Free ride

Family Crossing

Flag poles

Another friendly smile

The three towers

Recently I have met some very interesting people, some who have sacrificed themselves to create a positive impact for the betterment of the community. I think getting involved and connected to the society can open up one's mind to see things in a more perceptive manner. We tend to just live in our own island, and with our limited vision and understanding of reality. That itself is a limitation to the photography growth in general. Hence, breaking that limitation, getting out of the island and seeing what other people see, can be inspiring and motivational at the same time. 

Shutter therapy, anyone?


  1. Persistence is good and i definitely see that in you and your blog, I think you are like only the blog i follow that do not complain much about camera, sensor size (even worst is who make the sensor) and seem really satisfied with what you have and update everyday with new photo and your work and that is persistence as a lot of blog i see is all about the latest most expensive gear.

    1. Hey MY,
      Thanks for the kind words. the reason I blog everyday is because I have a lot of things to say !! Just gotta let them out somewhere, hence the blog.

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  3. Amen to that, Robin. The "multiple heads" photo kept me looking and looking....!

  4. Good morning, Robin.
    Before I start to cramp my brain with sales financial figures, it's nice to view your ever alive street images. It's relaxing and tension relieving. Yet I believe the real walk in the street doing shutter therapy is more rewarding. I will do that tomorrow before our priest ordination event at St John Cathedral which start at 5.00pm.
    Thank you for the beautiful thought on photography. I am also one of the NEW photographers but a bit passionate one. I am lucky though as I always have opportunity to shoot weekly either in the Church(SIC) Event or the DKSH event. Beside I have to utilize what I spend my hard earned $$ on that is camera & lens.
    Frankly I would say, I am glad to know a passionate and full inovative thought photographer like you.
    May you have a great day.
    John Ragai.

    1. Hello John,
      Always a pleasure to share !! Do shoot more photos tomorrow !!

  5. The Multiple Heads! So funny in a way, yet such a strong social statement during today's times Women strive to be heard in some cultures, the man turns away.

    On the Hard at work, I thing the jagged lines work - they compliment they the openings in the plastic baskets. I think it would have a different as a fine print. Digital viewing sucks sometimes.

    I still shoot my own allotment of garbage. It's part of learning.

    1. Agreed Libby !! It is part of learning !! Something we have to accept. I just hope some people can see it that way.

  6. *Hadi nik *
    Hi robin..really like ur statement ..this morning when i open my tab , 1st thing that i do is to read ur blog ..then i see ur new story ..really agreed about ur statement ..just like u say "there is no shortcut "..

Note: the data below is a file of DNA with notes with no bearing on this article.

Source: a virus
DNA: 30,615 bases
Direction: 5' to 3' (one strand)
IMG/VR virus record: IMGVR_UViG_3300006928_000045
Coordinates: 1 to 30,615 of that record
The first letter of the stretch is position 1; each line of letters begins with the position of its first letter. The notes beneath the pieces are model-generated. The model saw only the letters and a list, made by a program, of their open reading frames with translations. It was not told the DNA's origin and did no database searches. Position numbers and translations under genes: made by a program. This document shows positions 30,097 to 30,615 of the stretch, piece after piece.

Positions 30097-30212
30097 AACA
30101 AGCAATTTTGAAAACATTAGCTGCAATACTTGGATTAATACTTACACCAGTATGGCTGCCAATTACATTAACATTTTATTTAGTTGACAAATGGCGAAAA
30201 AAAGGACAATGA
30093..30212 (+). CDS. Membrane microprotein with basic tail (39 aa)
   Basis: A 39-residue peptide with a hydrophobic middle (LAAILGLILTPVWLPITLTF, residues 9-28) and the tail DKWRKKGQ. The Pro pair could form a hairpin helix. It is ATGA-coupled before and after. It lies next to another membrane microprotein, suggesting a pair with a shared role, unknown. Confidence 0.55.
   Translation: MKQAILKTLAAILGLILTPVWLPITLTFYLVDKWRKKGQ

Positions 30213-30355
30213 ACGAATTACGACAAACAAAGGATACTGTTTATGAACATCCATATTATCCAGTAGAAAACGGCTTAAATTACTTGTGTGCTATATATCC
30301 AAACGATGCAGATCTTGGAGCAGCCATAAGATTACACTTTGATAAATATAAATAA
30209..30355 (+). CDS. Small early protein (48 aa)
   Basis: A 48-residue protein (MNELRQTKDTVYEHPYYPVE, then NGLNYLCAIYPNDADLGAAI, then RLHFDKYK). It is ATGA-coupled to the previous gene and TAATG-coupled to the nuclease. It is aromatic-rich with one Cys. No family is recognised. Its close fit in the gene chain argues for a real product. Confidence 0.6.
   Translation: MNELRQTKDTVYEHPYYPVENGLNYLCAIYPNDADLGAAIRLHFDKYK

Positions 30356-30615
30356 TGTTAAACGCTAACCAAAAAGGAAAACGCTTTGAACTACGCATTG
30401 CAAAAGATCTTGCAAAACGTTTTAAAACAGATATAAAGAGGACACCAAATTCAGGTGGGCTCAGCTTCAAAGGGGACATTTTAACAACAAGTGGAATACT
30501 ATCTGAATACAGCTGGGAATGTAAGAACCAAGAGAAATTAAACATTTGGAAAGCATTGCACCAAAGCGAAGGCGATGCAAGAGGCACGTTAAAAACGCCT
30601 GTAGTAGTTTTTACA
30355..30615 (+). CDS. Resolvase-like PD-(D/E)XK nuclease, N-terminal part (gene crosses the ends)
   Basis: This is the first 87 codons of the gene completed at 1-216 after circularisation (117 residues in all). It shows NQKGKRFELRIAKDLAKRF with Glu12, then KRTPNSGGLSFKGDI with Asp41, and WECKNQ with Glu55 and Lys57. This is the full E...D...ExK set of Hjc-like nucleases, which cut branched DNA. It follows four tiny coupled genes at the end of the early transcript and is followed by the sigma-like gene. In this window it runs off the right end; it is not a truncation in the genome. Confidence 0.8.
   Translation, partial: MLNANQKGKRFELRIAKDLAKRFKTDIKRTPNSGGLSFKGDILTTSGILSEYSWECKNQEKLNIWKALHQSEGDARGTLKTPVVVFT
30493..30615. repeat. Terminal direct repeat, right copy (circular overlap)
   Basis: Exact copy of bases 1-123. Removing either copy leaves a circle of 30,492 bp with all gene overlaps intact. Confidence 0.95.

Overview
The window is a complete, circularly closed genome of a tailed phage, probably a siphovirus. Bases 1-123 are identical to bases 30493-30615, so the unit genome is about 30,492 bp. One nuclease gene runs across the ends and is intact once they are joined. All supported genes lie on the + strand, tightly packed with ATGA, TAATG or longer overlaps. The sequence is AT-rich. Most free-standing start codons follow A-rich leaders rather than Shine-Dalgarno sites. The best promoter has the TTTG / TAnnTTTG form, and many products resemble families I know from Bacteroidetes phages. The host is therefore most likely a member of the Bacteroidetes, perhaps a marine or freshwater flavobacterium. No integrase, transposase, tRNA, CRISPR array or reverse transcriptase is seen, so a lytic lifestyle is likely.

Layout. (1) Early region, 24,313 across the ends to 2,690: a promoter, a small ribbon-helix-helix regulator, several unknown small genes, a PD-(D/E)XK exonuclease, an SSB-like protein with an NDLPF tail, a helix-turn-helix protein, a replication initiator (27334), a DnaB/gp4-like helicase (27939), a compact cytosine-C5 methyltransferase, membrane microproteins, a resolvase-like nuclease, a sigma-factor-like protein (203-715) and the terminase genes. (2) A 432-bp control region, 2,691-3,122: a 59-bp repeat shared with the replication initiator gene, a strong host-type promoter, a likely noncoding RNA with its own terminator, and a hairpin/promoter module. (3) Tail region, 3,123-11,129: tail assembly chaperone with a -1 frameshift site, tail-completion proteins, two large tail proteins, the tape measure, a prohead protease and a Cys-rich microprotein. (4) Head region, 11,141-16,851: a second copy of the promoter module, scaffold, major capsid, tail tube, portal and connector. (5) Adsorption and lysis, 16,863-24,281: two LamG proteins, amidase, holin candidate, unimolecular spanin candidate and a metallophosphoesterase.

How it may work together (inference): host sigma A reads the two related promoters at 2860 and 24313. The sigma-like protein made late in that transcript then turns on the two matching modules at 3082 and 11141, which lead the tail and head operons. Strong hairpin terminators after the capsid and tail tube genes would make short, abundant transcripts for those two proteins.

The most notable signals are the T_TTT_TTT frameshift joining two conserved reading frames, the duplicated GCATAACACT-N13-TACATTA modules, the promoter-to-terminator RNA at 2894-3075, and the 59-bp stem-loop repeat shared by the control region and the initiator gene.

Practise make perfect ..just open d mind ..accept watever people say ..
    For now i always do whatever i like ..just shoot wherever i go ..all my reference is from ur blog ..did u know robin ..when i look at ur pic , i remember when i do a street photo at that place along jln t.a.r. till masjid india ..its really fun i addict with this session ..really need do a shutter theraphy with u...want to know d tips n knowledge from d expert like u ..really hunger about photopraphy ...

    1. Hello Hadi Nik,
      Thanks for the kind words. You are always welcome to join me !! See you this Sunday.

    2. See u to..really need to hear ur story n experience on street must be lot of knowledege on that ..specially from u..hehe
      *hadi nik*

    3. No worries, I will do my best. But don't expect too much ya... I am still learning like everyone else also.

  7. Always enjoy your pics Robin and agree that practice makes perfect. I also shoot the same item repeatedly to see what can be extracted from a scene.

    1. Hello Jan,
      Thanks for the kind words, and yes practice makes perfect !

  8. You are right: persistence is very important, and comes easy if you love your hobby or work. As you remarked: practice makes perfect. And there are certainly a couple of perfect shots here! You also have a knack for strong abstract compositions, I find. Some excellent examples of that here as well. Great work!

  9. I hope one day when I returned to malaysia for good..i have the honours of shooting alongside you and find out what make you the photographer tick

  10. Hi Robin,

    Persistence is easier when it won't break the bank -- we should all count ourselves lucky to live in the age of digital photography (thank you Willard Boyle and George Smith!). In the days of film, 36 exposures would cost ~$10 USD to buy the film and develop it. It's much easier to figure what works and what doesn't these days when releasing the shutter is practically free (< 1cent/exposure, if you figure your shutter will last 100k cycles).

    The instant feedback helps as well, although Polaroid could do that back in the day!

    Everyone else says this, but it's true -- you have a great blog, and you present great photos in it.